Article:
Radius of Gyration, Mean Span, and Geometric Shrinking Factors of Bridged Polycyclic Ring Polymers

Lijuan Zhu, Xiaoyan Wang, Jianfeng Li, Yanwei Wang

Research output: Contribution to journalArticlepeer-review

4 Citations (Scopus)

Abstract

This study concerns the equilibrium geometric properties of a family of cyclic chains, referred to as the “bridged polycyclic rings,” which have f flexible subchains bridging two common branch points. By increasing the number of bridges, f, this family encompasses the usual linear chain (f = 1), monocyclic ring (f = 2), bicyclic θ-shaped polymer (f = 3), and multicyclic rings with increasing topological complexity. Results of their radius of gyration, mean span, and, consequently, geometric shrinking factors (also known as the g-factors) are obtained by three approaches—the Gaussian chain theory, simulations based on the Kremer–Grest bead-spring model, and a Flory-type mean-field approach. Using the confinement analysis from bulk structures method, the equilibrium partition coefficients (K) of several of those cyclic excluded volume chains in a cylindrical pore with inert surfaces are obtained, and the results fall onto a common curve on a graph of K versus the polymer-to-pore size ratio, using the mean span as the representative polymer size, in the range of K relevant to polymer separation in size exclusion chromatography (SEC) experiments. Applications of the results in predicting the SEC retention volume of such bridged polycyclic ring polymers are discussed in the framework of the equilibrium partition theory. (Figure presented.).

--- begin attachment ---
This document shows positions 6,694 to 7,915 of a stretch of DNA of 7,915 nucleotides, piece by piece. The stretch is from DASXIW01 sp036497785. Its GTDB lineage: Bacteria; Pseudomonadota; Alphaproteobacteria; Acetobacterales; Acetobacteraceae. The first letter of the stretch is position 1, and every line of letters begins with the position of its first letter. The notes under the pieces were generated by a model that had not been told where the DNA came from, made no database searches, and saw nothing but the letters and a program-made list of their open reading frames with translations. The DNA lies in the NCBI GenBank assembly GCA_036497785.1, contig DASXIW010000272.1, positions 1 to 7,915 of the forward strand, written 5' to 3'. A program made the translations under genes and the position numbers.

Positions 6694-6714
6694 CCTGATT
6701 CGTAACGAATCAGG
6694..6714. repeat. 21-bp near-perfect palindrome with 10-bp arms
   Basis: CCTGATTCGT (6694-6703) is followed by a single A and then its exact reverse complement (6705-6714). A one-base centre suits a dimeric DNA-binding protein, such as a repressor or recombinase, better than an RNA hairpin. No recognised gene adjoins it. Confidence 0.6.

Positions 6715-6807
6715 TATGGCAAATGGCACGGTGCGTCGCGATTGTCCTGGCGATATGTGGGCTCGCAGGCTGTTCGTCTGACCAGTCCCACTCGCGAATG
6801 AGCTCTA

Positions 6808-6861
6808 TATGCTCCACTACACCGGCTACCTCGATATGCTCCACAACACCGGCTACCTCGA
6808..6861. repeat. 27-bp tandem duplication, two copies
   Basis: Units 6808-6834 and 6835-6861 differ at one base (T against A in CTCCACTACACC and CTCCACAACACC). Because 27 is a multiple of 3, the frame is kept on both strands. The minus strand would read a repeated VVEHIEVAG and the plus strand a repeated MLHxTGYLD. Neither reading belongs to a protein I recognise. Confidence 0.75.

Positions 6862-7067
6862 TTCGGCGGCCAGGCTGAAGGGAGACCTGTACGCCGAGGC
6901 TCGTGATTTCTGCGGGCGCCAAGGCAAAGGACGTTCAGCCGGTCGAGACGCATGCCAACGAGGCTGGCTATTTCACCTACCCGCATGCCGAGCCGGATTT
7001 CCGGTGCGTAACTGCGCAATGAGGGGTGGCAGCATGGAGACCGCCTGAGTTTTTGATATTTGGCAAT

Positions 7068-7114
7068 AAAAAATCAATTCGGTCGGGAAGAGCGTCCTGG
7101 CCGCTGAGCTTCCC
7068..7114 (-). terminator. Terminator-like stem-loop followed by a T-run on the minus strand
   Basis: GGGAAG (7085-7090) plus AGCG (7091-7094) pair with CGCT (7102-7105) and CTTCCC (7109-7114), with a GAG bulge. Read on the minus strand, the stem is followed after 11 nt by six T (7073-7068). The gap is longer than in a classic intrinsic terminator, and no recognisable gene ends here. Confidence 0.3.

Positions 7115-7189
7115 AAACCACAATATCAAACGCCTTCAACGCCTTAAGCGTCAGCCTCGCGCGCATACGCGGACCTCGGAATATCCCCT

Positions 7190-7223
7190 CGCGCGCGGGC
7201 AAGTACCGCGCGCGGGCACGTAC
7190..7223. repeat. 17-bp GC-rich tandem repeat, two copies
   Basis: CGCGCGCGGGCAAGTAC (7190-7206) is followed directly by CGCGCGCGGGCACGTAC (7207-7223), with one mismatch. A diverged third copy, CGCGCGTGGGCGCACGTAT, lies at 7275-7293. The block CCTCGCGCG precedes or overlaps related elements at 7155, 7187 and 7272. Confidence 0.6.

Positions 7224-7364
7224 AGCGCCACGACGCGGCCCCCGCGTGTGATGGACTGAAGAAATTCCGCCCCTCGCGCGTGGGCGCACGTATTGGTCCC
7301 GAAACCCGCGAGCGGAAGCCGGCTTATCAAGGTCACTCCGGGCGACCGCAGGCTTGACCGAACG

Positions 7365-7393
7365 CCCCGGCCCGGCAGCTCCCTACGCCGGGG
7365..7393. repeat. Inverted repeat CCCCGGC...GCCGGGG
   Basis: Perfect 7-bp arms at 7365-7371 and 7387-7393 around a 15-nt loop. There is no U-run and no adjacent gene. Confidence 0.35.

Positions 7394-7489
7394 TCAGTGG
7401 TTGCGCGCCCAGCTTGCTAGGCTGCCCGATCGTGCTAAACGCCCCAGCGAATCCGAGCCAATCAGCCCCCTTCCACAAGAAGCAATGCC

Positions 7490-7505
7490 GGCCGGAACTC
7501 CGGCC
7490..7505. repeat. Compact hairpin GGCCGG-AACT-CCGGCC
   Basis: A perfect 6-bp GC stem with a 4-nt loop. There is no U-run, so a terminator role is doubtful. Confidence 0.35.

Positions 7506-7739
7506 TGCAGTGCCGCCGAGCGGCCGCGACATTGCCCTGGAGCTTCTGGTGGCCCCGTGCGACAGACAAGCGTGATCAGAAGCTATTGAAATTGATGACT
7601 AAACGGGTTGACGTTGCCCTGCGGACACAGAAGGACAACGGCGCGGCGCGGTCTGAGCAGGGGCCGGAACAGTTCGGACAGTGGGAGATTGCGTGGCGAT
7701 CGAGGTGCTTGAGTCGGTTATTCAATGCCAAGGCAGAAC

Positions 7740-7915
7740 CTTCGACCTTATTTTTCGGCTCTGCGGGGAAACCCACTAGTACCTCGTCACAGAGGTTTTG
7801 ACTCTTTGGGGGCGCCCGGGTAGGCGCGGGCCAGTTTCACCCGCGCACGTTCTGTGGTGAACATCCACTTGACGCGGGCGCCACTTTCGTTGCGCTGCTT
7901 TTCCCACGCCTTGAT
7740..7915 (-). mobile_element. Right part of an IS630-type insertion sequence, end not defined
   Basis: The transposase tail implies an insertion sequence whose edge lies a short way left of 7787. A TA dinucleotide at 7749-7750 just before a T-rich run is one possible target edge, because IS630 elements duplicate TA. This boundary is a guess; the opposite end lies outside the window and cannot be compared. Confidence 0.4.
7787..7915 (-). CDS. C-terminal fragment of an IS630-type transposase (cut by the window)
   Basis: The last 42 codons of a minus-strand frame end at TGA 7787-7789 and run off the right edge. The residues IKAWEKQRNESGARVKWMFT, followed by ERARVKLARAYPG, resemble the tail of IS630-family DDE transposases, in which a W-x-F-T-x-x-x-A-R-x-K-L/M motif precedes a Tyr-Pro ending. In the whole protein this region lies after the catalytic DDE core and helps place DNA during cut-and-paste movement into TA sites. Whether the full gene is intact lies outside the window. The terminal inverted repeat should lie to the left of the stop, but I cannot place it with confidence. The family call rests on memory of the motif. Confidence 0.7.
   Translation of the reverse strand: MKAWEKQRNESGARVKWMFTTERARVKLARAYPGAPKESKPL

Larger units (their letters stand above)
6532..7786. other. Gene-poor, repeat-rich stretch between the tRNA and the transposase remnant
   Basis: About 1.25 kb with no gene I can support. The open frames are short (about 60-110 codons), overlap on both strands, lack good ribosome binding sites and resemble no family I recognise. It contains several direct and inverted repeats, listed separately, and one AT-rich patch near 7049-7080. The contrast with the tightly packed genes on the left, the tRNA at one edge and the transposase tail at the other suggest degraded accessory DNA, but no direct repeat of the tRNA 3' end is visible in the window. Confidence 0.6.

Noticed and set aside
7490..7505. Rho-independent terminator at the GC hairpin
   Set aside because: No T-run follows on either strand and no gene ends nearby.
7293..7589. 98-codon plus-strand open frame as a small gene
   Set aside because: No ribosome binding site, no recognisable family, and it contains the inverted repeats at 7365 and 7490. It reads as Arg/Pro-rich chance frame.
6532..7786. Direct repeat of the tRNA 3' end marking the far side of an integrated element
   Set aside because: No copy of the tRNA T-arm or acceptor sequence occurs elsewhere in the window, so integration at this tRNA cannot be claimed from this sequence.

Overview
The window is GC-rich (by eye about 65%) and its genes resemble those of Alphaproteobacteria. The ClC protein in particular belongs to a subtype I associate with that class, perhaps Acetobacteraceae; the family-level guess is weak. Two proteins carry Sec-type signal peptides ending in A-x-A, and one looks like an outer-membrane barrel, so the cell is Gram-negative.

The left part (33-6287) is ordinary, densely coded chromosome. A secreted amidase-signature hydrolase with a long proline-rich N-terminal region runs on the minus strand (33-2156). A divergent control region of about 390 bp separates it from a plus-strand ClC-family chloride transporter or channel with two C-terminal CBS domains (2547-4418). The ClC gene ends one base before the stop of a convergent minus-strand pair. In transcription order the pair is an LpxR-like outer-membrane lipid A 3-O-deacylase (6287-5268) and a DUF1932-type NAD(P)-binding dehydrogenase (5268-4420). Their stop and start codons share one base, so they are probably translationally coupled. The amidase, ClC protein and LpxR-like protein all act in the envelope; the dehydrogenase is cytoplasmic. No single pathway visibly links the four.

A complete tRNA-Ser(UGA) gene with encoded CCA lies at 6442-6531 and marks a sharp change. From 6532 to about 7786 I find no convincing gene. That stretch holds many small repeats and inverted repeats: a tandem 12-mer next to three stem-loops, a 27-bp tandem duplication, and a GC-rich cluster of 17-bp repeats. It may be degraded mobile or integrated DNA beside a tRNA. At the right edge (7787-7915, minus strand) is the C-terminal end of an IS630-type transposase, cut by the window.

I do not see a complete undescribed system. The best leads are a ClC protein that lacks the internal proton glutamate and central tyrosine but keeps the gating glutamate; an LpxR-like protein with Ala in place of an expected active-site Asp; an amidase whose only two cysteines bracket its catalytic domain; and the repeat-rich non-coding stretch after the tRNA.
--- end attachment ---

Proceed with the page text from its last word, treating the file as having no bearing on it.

Original languageEnglish
Pages (from-to)482-496
Number of pages15
JournalMacromolecular Theory and Simulations
Volume25
Issue number5
DOIs
Publication statusPublished - Sep 1 2016

Keywords

  • bridged polycyclic ring polymers
  • g factors
  • mean span
  • radius of gyration
  • size exclusion chromatography

ASJC Scopus subject areas

  • Condensed Matter Physics
  • Organic Chemistry
  • Polymers and Plastics
  • Inorganic Chemistry
  • Materials Chemistry

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